Gates Foundation supports college readiness apps

More than half of community college students require a remedial class.

The Bill & Melinda Gates Foundation is awarding upwards of $100,000 to developers who propose apps and online tools that help high school students prepare for college, fund their schooling, and complete the sometimes circuitous application process.

The College Knowledge Challenge started Sept. 27 at Facebook headquarters in Menlo Park, Calif., where 100 developers gathered for a “hack-a-thon”–an effort to create useful technologies aimed at better preparing incoming college students as the need for remedial classes continues to rise across the U.S.

Anyone can submit a proposal to the Gates Foundation through the organization’s website. Winners of the $2.5 million grant competition will be announced in January, according to the foundation.

Foundation officials said they would encourage web-based tools that incorporated social media platforms like Facebook, where low-income and first-generation college students might find a supportive academic peer group.

Other apps might help incoming students construct a four-year plan toward college graduation. Students from College Summit Northern California partner high schools will serve as advisers to the competition’s app developers.

The foundation has for years funded efforts to cut down on the growing need for remedial education in colleges and universities. Students don’t earn course credits in remedial classes, making higher education more expensive for tens of thousands of freshmen.

An ideal application would target college students who most often start their campus careers mired in remedial courses, said J.B. Schramm, founder and CEO of College Summit, a group working alongside the Gates Foundation in the College Knowledge Challenge.

“First generation and low-income families typically do not have access to the information, coaching, and support needed to navigate the college-going process,” said Frome. “A platform of electronic tools dedicated to confronting and solving the obstacles to postsecondary navigation and success is an exciting potential opportunity for all students, regardless of their economic circumstances.”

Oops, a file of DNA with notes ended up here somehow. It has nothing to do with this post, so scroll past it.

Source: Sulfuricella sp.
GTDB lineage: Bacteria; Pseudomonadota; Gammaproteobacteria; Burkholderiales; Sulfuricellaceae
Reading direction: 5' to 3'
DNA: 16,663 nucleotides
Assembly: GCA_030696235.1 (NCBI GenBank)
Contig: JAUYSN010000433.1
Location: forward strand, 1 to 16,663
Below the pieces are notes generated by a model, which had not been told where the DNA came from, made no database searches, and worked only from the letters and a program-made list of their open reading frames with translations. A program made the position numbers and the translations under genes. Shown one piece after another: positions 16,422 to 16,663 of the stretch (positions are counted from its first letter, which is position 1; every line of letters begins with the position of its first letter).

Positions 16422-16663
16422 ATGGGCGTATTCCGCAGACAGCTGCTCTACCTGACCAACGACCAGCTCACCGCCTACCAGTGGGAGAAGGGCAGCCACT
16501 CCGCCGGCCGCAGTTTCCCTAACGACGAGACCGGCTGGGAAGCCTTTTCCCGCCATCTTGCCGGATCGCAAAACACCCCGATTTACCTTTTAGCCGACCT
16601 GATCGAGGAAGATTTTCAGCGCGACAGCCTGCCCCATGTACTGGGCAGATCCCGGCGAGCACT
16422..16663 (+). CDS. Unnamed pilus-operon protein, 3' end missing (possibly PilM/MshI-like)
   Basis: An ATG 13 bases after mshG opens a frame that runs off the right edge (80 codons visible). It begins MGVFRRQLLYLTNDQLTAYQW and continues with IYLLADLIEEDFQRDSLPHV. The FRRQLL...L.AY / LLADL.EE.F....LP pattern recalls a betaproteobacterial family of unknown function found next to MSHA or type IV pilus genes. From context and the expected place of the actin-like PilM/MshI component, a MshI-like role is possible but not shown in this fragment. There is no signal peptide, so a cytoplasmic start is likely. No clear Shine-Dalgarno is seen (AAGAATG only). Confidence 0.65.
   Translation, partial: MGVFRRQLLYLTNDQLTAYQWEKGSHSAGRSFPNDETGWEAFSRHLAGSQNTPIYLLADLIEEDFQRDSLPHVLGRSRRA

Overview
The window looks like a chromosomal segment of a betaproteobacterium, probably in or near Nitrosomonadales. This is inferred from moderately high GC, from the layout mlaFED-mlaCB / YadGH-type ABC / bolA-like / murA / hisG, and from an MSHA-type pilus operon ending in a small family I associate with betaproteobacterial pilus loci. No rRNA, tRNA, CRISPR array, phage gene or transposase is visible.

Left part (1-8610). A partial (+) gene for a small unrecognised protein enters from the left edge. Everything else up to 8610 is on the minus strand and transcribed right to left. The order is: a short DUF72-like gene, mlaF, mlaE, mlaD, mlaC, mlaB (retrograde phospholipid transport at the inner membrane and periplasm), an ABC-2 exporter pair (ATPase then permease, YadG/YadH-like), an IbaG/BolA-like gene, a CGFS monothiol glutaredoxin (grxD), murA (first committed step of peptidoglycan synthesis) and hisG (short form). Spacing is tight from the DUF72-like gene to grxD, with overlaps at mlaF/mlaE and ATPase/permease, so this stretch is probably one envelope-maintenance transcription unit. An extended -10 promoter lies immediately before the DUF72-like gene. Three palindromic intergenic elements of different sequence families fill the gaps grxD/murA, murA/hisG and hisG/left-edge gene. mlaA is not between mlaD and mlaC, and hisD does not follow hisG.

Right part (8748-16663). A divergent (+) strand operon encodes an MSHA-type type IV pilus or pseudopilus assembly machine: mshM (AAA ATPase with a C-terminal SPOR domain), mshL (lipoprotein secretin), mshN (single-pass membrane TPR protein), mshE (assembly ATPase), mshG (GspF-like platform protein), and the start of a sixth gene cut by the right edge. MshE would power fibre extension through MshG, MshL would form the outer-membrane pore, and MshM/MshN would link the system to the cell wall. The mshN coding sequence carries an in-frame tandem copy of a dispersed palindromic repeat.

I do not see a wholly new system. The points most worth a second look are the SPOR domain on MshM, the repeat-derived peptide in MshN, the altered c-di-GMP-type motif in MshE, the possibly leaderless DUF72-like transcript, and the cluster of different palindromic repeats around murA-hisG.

At the University of Nevada Las Vegas (UNLV), for instance, there will be more than 1,000 freshmen unprepared for basic college-level math courses this year. Students who require remedial help are far less likely to graduate from college within six years, according to national statistics.

In North Carolina, the percentage of high school graduates who required at least one remedial class increased for the third consecutive year, even as state high school graduation rates have jumped by nearly 10 points since 2006.

A U.S. Department of Education (ED) report released last year said that as much as 60 percent of incoming community college students enroll “in at least one developmental education course to bring their reading, writing, and mathematics skills up to college level.”

Developmental classes that help new community college students catch up with their peers can be critical to earning a degree, according to the ED report, but remedial education “may not improve students’ persistence or completion rates and, in some cases, may actually hinder their progress toward educational goals.”

At an education conference at Montgomery College in Maryland last year, early intervention was stressed by several speakers who addressed remedial classes in community colleges.

College officials and policy analysts said summer bridge programs would help high school students prepare for college without having to enroll in non-credit-bearing remedial courses.

Winners of the College Knowledge Challenge will be judged by officials from the College Summit, the King Center Charter School, Facebook, and the Gates Foundation, and a panel of nationally known experts in education and technology.

Thirty entrants will receive grant money.

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